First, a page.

Here's How Often You Should Walk Your Dog

Who wants walkies? This good boy wants walkies. (Asking him about a sensible exercise regimen doesn't have quite the same ring to it.)
Who wants walkies? This good boy wants walkies. (Asking him about a sensible exercise regimen doesn't have quite the same ring to it.) / RyanJLane/iStock via Getty Images

Everyone knows that dogs need exercise, and plenty of it. If they’re not burning off their excitable canine energy going for walks, then they’re going to burn it digging up your yard, sprinting after baths, or tearing your house into tufts of furniture foam. One might even speculate that Dormie, the dog once put on a literal trial for cat murder in 1921, wasn’t walked enough.

But exactly how long and how often should your walk your dog, and how much exercise is too much?

As a general rule, 20 to 30 minutes of activity once or twice per day is enough for many dogs. Though their exercise tolerance can vary depending on breed and age, most will benefit—and enjoy—a good half-hour of walking.

A larger breed may require a little more activity of up to 45 minutes, especially if they’re bred for it, like a greyhound. They might not keep a great pace, but larger dogs need exercise to keep their joints and bones in good health. (If the dog is particularly large, consider swimming if feasible, as it’s lower-impact.)

While that rule covers a lot of breeds, certain dogs may be more receptive to longer durations. If your pet is a sporting or working breed, like a retriever or husky, or a smaller terrier, you might want to consider getting them out for 60 to 90 minutes daily. Some dogs may even benefit from two hours, though the owner may not always be able to accommodate them.

Dogs are pretty good communicators when it comes to their energy levels. If a dog is raring to go even after a walk, then you might want to bump up their activity. If they seem tired because they’re older, don’t let them overdo it. You should also allow your dog to move at their own pace. A puppy may get winded quickly, whereas a strong adult might want to do a little sprinting.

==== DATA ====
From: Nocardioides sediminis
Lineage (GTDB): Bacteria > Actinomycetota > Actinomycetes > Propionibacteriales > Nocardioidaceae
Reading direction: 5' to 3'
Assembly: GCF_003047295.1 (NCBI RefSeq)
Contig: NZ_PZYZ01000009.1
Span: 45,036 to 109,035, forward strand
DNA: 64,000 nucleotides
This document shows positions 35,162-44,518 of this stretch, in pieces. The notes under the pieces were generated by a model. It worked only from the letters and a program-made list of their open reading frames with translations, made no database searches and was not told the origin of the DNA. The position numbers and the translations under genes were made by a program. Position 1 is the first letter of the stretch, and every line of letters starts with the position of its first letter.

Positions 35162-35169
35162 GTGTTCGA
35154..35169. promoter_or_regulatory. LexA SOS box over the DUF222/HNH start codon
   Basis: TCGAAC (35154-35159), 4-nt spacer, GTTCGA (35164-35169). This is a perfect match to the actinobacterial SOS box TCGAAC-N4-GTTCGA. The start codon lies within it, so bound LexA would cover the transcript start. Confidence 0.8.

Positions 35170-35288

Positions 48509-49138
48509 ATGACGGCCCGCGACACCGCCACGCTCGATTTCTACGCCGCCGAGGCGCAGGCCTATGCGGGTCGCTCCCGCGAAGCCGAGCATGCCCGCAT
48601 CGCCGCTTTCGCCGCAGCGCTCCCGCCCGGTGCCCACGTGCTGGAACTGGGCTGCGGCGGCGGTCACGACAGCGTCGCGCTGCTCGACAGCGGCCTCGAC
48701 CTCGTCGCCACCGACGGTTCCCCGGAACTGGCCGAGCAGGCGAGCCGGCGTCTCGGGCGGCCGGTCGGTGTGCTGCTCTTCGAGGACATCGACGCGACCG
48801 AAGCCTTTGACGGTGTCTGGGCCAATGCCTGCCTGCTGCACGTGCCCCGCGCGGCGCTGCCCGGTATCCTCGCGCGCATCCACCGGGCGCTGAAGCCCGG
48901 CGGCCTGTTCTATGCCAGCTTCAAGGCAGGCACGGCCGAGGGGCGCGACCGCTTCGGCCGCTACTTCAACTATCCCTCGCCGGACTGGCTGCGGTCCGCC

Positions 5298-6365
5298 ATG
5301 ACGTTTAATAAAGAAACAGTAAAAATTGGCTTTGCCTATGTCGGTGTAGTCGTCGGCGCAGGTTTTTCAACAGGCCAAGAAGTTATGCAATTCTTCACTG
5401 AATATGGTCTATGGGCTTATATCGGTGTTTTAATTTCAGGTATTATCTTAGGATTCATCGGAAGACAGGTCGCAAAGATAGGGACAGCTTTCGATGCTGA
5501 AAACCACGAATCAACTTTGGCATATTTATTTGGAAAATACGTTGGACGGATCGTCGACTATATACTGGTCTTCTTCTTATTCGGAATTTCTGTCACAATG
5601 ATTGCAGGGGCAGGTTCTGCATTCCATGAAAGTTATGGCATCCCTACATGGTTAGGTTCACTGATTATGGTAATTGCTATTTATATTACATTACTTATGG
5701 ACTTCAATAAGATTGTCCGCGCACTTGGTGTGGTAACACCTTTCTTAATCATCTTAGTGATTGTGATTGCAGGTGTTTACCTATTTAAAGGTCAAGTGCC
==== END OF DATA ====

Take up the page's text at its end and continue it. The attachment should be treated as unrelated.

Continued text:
If you find one or two hours daunting, bear in mind you can break up sessions, walking them once in the morning and once in the evening.

If you haven’t been exercising with your dog regularly, remember to keep it short at first to build up their exercise tolerance. And keep in mind that fitness is good for more than just physical health. Dogs that are walked regularly tend to be in a better overall mood and may even have better cognitive health. Walking introduces them to a big world to explore and engage with. If your dog is displaying destructive behavior, is listless, or is hyperactive when they go for walks, they probably need more exercise (and exploring) to keep them of sound mind.

If your dog is brachycephalic with a short, flat nose and face, be mindful that they may not be able to exert themselves as easily as other dogs and shorter walks may be a good idea. In winter, remember to protect paws against antifreeze or salt with boots or creams and to wipe their feet before going back inside. And always keep your friend away from standing water outdoors, which can harbor bacteria.

[h/t Academy Animal Hospital]